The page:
Saturday, October 15, 2011

Robot Caregivers and Children's Capability to Play

Yvette Pearson and Jason Borenstein have an article in Science and Engineering Ethics titled, The Intervention of Robot Caregivers and the Cultivation of Children's Capability to Play.
Abstract: In this article, the authors examine whether and how robot caregivers can contribute to the welfare of children with various cognitive and physical impairments by expanding recreational opportunities for these children. The capabilities approach is used as a basis for informing the relevant discussion. Though important in its own right, having the opportunity to play is essential to the development of other capabilities central to human flourishing. Drawing from empirical studies, the authors show that the use of various types of robots has already helped some children with impairments. Recognizing the potential ethical pitfalls of robot caregiver intervention, however, the authors examine these concerns and conclude that an appropriately designed robot caregiver has the potential to contribute positively to the development of the capability to play while also enhancing the ability of human caregivers to understand and interact with care recipients.

The article can be accessed here.

Call for Papers: Armed Military Robots

Call for Papers for a Special Issue with Ethics and Information Technology on “Armed Military Robots”

Ethics and Information Technology is calling for papers to be considered for inclusion in a Special Issue on the ethics of armed military robots, to be edited by Noel Sharkey, Juergen Altmann, Peter Asaro and Robert Sparrow. The need for this Special Issue became apparent at the Berlin meeting of the International Committee for Robot Arms Control in September, 2010. This meeting expressed deep concerns about the proliferation and development of armed military robots and identified a pressing need for more international discussion of the ethics of these systems:

Recent armed conflicts have seen robots playing a number of important military roles, yet informed ethical discussion has, for the most part, lagged well behind. We therefore invite contributors from a wide range of disciplines including philosophy, law, engineering, robotics, computer science, artificial intelligence, peace studies, and policy studies, to consider the ethical issues raised by the development and deployment of remote piloted, semi-autonomous, and autonomous robots (UXVs) for military roles.

Will the development of sophisticated military robots make wars more likely? If so, can the proliferation and use of war robots be controlled? How might robots change the nature of modern warfare? And how should Just War Theory and International Law be applied to wars fought by robots and/or to the operations of robots in contemporary conflicts? We welcome submissions that discuss or attempt to answer these – or related – questions. Given the contemporary political and military enthusiasm for remotely operated and semi-autonomous weapons, we are especially interested to receive submissions that offer a critical perspective.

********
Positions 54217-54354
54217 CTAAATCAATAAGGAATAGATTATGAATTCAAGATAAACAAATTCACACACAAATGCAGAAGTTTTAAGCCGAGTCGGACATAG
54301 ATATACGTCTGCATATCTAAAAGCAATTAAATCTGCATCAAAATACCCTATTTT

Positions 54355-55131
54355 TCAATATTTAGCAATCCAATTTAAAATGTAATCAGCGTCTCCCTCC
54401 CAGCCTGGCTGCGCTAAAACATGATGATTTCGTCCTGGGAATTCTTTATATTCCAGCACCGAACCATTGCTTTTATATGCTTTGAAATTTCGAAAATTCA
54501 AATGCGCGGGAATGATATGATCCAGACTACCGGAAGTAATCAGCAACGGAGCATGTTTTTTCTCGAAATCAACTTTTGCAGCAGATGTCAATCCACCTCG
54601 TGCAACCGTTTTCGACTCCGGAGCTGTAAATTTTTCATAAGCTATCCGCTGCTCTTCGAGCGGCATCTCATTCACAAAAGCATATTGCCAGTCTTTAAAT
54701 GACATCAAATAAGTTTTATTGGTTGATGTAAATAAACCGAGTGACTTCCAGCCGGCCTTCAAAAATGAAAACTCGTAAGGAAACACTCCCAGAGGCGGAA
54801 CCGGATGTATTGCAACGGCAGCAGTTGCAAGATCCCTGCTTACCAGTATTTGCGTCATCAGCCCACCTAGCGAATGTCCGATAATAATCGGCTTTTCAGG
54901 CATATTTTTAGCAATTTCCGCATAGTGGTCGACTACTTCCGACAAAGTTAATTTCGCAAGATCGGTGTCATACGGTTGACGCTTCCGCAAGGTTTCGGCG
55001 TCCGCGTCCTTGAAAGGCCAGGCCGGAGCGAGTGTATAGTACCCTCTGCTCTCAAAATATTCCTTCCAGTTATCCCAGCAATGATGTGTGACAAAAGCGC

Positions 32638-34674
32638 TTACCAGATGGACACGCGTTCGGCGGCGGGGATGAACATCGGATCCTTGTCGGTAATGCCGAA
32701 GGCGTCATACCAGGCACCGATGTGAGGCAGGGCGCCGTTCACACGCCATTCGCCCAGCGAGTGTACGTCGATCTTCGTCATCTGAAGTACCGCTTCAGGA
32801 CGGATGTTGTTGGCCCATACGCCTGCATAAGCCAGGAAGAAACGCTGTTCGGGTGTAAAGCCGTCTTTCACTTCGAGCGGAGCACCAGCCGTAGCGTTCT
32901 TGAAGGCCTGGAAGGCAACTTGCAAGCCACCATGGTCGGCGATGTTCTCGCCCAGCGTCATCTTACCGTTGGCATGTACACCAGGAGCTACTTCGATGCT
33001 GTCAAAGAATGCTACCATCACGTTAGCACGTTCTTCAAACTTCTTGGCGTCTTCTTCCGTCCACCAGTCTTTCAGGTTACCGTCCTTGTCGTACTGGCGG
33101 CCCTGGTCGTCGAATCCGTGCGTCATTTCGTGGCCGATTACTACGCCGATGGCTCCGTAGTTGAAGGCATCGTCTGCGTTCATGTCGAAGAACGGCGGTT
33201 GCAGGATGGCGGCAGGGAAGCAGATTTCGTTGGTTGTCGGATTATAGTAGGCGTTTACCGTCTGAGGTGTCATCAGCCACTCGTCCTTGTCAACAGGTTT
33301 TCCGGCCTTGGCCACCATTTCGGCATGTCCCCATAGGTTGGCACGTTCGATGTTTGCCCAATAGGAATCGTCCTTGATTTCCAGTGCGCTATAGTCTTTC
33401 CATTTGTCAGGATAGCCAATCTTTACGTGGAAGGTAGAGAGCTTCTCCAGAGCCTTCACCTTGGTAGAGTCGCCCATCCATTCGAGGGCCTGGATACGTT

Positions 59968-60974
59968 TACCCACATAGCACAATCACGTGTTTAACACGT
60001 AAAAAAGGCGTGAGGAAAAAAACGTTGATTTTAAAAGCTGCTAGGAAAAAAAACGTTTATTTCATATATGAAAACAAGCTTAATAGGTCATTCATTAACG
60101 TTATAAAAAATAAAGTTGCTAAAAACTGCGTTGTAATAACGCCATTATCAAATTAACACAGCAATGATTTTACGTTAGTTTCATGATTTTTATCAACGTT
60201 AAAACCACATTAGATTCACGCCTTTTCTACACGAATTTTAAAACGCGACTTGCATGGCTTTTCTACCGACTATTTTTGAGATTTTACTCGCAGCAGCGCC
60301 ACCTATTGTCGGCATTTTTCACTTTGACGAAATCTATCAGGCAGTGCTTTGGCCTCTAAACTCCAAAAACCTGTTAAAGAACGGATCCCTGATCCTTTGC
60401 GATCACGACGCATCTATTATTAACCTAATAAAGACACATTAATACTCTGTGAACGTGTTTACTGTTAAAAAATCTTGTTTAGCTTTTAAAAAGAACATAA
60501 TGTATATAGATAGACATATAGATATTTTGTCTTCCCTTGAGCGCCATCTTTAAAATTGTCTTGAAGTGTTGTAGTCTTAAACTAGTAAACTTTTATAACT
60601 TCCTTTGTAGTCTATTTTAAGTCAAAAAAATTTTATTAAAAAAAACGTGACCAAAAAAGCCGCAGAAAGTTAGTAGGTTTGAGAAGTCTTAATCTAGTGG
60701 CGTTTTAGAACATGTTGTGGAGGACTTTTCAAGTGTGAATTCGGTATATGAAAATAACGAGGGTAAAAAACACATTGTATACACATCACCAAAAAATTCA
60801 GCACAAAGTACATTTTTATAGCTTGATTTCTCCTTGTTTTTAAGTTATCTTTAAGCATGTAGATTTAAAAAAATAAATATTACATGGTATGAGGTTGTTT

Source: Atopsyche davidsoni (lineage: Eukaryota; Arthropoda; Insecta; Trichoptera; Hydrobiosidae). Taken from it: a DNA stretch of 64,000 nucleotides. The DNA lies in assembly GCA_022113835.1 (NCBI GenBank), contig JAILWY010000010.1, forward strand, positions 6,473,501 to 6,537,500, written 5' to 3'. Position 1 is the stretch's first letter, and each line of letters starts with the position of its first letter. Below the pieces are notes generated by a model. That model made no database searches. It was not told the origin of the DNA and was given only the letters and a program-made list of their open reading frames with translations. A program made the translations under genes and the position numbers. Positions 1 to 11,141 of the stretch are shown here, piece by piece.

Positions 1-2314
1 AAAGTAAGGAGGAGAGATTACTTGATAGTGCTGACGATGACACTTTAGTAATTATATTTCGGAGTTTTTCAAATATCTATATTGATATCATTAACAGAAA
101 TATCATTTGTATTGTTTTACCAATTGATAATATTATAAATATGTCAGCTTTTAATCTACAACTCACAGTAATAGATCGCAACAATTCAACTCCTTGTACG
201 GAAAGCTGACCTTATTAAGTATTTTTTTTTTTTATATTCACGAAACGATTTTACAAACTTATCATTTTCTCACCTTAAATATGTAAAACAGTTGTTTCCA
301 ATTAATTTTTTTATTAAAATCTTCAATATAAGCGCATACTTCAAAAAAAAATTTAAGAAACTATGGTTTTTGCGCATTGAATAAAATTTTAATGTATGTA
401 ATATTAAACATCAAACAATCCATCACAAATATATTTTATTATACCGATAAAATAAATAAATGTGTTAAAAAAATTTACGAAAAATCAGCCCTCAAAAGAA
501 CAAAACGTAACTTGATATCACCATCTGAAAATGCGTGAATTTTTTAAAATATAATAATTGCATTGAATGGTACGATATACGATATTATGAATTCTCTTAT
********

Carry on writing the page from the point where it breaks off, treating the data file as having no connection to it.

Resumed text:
Other suitable topics for papers for this special issue include (but are not limited to):
•Is it morally permissible to grant autonomous systems authority for the use, or targeting, of lethal force?
•What are the implications of the just war doctrine of jus in bello for the operations of military robots and vice versa?
•What are the implications of military robots for jus ad bellum. Will they lower the threshold for starting wars?
• What should an arms control regime governing robots seek to regulate?
•What factors are at work in decisions by states to work for or against such arms control, what are commonalities with and differences from efforts and campaigns to ban other weapons?
•Who should be held ethically and/or legally responsible for the operations of autonomous and semi-autonomous weapons? How should we understand agency and responsibility in complex (or joint-cognitive or human-machine) systems controlling lethal force?
•How should the idea of military valor be understood in an age when war-fighters may be thousands of kilometers away from the wars that are fighting?
•What are the ethical and political implications of the conduct of “risk free” warfare?
•What are the ethical and legal issues involved in the use of remote-operated drones for targeted killing?
•How might military necessity impact on the use of armed autonomous military robots?

Submissions will be double-blind refereed for relevance to the theme as well as academic rigor and originality. High quality articles not deemed to be sufficiently relevant to the special issue may be considered for publication in a subsequent non-themed issue of Ethics and Information Technology. Closing date for submissions: December 2, 2011
To submit your paper, please use the online submission system, to be found at

Wednesday, October 12, 2011

Japanese robot with self-organizing neural net learning

Next step in robot learning?

The comments on this story are all a bit apocalyptic, but it's hard to tell how sophisticated this system actually is.

Tuesday, October 11, 2011